She felt her life solidifying, her airy spirit arrested, trapped in the cells of a wooden coffin.
The darkness returned, and she succumbed, unsure if they could save her this time. She….
A new narration passage from ‘Full Moon Over Faulconbridge’, a collaboration with the highly imaginative Victor Spiegel. Welcome to the Posthumous Pub!
It is a sadly well-known and unfortunate fact that, even more than misery, idiocy craves company. One could say that when the deceased spirits of the colonial masters of Terra Australis passed on and found themselves bereft of their physical bodies, they realised that sometimes you want to go where everybody knows your name. Created out of the combined memories of such luminaries of dispossession as Arthur Phillip, William Bligh and Lachlan Macquarie, the Posthumous Pub was about as horrific as one might expect. There, amongst the paintings of English lords, dart boards, semi-classy mahogany and copious amounts of rum and beer, the deceased leaders of the Commonwealth of Australia were welcomed to bask in their white male privilege, together with the governors of the former convict colonies; they caroused, argued, smoked, and occasionally burst into the kind of singing that caused the listeners to wish they were deaf (and in some extreme cases of drunkenness where clothing was removed in rituals that were shades of Oxbridge college culture, blind as well). The current raucuousness was a result of a serious disagreement between members of the Posthumous Pub Mock Parliament. Factions had formed and members had been whipped. It was now time for the decisive vote. As he was about to call the house to order, the spirit of Prime Minister Sir Robert Menzies yanked Sir Henry Parkes’ ghostly coat tails. Parkes turned to face him.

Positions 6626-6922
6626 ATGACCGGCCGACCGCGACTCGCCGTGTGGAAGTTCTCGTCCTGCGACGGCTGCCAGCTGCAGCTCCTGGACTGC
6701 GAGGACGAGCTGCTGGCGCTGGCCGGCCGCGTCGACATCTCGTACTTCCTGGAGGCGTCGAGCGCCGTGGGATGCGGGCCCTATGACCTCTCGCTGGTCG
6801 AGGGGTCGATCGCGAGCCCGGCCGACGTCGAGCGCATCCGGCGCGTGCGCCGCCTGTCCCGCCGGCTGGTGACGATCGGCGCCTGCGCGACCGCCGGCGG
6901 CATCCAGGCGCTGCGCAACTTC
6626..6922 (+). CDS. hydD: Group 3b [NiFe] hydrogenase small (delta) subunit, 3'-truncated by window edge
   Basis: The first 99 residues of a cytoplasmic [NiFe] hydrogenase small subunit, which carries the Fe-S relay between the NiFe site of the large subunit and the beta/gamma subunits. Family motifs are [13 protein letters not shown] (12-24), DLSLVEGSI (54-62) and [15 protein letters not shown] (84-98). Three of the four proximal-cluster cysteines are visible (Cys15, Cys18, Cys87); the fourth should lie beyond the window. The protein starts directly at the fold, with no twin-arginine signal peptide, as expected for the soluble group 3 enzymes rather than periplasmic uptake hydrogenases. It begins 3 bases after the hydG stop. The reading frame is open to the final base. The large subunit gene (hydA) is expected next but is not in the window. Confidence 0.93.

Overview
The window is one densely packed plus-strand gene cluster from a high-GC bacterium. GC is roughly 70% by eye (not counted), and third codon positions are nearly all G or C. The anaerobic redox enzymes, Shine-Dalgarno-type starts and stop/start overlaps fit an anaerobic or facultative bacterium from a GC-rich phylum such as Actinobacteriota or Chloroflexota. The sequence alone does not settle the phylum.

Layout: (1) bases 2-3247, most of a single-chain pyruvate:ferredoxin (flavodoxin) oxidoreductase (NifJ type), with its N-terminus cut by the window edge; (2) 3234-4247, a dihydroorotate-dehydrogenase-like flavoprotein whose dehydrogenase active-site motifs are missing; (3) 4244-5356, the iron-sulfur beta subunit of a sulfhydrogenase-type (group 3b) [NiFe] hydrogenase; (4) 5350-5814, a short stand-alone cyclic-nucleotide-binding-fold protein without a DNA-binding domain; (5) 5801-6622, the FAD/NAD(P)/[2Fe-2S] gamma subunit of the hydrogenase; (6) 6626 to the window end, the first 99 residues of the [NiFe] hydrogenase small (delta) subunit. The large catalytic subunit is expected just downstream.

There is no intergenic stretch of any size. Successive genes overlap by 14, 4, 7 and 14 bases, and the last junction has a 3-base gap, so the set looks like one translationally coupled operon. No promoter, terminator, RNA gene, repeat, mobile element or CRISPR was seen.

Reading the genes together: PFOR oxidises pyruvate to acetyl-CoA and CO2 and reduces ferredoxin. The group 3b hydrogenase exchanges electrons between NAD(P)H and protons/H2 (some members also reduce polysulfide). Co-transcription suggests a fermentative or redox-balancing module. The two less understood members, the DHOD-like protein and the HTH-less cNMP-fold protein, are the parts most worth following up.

is a verb.
I’ve been reflecting recently on how writers and the art of screenwriting are one of the least understood and celebrated parts of the cinematic jigsaw puzzle. And yet a good story and well written characters are so essential to a good film.
To shine some light on the writing process behind great films, I’m going to go through 10 of my favourite films and examine their writers and screenplay histories. Last time I had a look at the story of how ‘Holiday’ (1938), starring Katherine Hepburn and Cary Grant, came to life. Next up:
The Truman Show is one of my top ten favourite films. I love its prescient satire, its archetypal everyman story, and its warm yet surreal tone. While researching the screenwriting history of ‘The Truman Show’ (directed by Peter Weir and written by Andrew Niccol), I came across an excellent and comprehensive article on Dazed which had some surprising revelations about the many versions of the script by Andrew Niccol, who went on to not only write but also direct films like Gattaca, S1m0ne and Lord of War. Rather than reinvent the wheel, I’ve decided to link to the Dazed article, by Adam White. Enjoy!